Mercedes-Benz A-Class to Become World's Most Aerodynamic Production Vehicle

Matt Posky
by Matt Posky
mercedes benz a class to become worlds most aerodynamic production vehicle

While the rest of the world will be able to enjoy the new Mercedes-Benz A-Class hatchback, the United States is patiently waiting for the sedan. Since Americans won’t be privy to the liftback model, it’s to be four doors or nothing.

This is our first look at the model without camouflage and, while it resembles the A-Class hatchback to a large extent, there are some aspects unique to the sedan. The most evident change will be the rear end but, as the teaser image doesn’t show that portion of the car, we’re left analyzing the front bumper — which scales down the oversized air inlets and ditches the slats.

According to Mercedes-Benz, the changes weren’t entirely aesthetic. It claims the vehicle’s shape results in a drag coefficient of only 0.22. That beats the outgoing CLA Coupe (along with the BMW 5 Series) as the most aerodynamic production car in the world.

It likely explains the smaller inlets and more rounded front end. The ultra-aerodynamic CLA that boasts the lowest drag coefficient is the front-drive “BlueEFFICIENCY Edition,” and it shares a similar styling theme. That means the A-Class we’re seeing in the wind tunnel might not be representative of what you’ll typically see on the streets. In fact, when the long-wheelbase version of the sedan was showcased in China, the front end was much harder to distinguish from the hatchback.

There’s a fair chance we won’t even see the model outfitted for this level of efficiency in the United States. Mercedes’ didn’t say so explicitly, but we noticed news of the sedan’s slippery bodywork didn’t make it to the U.S. media site. Instead, we may have something identical to the Chinese market’s long-wheelbase variant. Just a little stumpier.

Still, it is impressive that Daimler managed to pull this off again. The model uses an “extensive sealing concept” to keep air from getting in through all the nooks and crannies between the headlamps, as well as almost complete panelling of the underbody — which includes the engine bay, main floor pan, parts of the rear axle, and the diffuser.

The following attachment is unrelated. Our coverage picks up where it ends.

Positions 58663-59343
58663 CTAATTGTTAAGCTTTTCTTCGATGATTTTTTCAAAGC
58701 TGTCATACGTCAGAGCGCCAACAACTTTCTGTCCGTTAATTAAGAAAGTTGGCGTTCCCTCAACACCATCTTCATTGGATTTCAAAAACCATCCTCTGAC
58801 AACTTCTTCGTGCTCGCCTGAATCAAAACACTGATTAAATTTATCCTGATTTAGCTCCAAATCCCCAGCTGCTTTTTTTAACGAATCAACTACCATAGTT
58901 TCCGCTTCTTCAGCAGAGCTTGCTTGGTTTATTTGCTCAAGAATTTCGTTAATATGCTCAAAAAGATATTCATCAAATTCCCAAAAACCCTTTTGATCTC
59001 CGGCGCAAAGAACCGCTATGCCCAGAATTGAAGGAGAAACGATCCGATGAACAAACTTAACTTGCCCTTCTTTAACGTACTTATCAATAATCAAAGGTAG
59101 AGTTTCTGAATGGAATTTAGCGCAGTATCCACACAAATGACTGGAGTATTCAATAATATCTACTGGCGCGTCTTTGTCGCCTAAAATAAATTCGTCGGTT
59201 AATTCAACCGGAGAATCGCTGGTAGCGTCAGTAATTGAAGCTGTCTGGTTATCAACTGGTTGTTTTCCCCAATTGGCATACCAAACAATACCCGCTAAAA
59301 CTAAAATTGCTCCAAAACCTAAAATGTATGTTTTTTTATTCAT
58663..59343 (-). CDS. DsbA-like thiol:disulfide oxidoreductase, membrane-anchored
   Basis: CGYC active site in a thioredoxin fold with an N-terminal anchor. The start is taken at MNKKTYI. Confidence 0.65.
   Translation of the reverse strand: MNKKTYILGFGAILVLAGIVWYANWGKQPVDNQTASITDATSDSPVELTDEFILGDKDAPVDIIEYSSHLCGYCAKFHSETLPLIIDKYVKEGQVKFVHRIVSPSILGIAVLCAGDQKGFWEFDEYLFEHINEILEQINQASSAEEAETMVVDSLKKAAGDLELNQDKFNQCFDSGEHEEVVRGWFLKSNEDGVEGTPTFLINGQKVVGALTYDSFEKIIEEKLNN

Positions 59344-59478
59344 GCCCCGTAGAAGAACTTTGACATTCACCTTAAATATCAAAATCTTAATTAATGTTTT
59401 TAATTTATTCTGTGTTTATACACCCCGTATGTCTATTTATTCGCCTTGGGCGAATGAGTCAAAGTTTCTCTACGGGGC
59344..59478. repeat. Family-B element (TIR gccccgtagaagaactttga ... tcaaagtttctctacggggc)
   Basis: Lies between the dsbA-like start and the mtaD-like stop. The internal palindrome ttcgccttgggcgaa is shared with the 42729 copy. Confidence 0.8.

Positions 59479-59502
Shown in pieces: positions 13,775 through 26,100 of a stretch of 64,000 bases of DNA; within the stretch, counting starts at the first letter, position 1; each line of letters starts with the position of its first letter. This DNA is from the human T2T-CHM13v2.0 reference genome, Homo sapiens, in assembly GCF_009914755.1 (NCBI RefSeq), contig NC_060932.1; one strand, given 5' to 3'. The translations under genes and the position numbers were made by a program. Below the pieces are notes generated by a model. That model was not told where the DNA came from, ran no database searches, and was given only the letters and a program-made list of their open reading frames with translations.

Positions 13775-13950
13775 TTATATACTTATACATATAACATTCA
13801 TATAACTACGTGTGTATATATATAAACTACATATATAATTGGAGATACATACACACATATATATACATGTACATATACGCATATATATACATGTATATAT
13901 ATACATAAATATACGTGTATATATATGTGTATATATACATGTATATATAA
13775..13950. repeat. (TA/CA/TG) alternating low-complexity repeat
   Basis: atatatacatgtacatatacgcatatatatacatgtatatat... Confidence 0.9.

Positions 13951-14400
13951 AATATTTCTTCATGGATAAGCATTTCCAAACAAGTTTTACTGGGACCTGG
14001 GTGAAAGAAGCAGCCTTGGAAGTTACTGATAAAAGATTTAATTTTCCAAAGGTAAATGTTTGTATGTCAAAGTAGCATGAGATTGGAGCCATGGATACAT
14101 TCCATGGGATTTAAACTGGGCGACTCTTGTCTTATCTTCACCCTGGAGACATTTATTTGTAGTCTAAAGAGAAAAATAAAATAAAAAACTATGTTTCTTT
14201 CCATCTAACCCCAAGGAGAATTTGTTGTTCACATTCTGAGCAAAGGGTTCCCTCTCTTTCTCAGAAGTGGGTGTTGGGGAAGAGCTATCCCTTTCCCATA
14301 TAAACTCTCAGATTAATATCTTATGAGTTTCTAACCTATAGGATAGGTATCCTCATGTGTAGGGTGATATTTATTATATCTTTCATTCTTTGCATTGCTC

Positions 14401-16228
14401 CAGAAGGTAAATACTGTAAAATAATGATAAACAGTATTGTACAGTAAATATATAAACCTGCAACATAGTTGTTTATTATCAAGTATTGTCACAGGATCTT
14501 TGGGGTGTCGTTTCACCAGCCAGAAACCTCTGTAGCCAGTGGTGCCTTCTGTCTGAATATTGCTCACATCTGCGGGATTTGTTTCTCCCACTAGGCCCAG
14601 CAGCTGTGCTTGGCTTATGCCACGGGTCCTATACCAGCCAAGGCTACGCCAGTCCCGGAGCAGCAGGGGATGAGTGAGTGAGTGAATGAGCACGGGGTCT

The front and rear wheel spoilers have likewise been optimized to route the air around the wheels as efficiently as possible. However, any air that does come into contact with them will be treated to further smoothening, as both have been fine-tuned to promote drag reduction. There’s also a shutter system behind the radiator grille that minimizes airflow through the engine bay that will be available in some markets.

Will the United States be one of them? Daimler introduced a gas-burning variant of the formerly diesel BlueEFFICIENCY CLA, but it has typically kept its smallest engines out of the American market no matter what type of fuel they burn. We’re falling on the “no” side of the fence at the moment, but we could end up being surprised.

The streamlined A-Class sedan will launch at the end of 2018, with production commencing in Aguascalientes, Mexico, and Rastatt, Germany.

[Images: Daimler]

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3 of 15 comments
  • Spike_in_Brisbane Spike_in_Brisbane on Jul 24, 2018

    I never understood the American aversion to hatchbacks. I have heard all the arguments against them: lack of security for luggage, extra noise from the back axle etc. but the same arguments apply to CUVs which you Americans are buying in droves. I don't get it.

    • PrincipalDan PrincipalDan on Jul 25, 2018

      And the manufacturers are being sneaky about hatchbacks as well. If you go to the Kia USA site the Stinger is listed under "sedans". Personally one of the reasons I want to check out the current Regal and the Stinger is because they are actually hatchbacks. The mail slot trunk openings on current sedans are very annoying.

  • ReSa ReSa on Jul 25, 2018


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  • CoastieLenn So the Camaro is getting the axe, the Challenger is belly up, the Charger is also fading out of existence. Maaaaan Michigan better have a game plan on how to inject some soul back into the American carscape. The Mustang and Corvette can't do it on their own. Dark times we're living in, bro's. How long do you think it'll be before the US starts to backpedal on our EV mandates now that the EU has rolled back their ICE bans with synthetic fuel usage?
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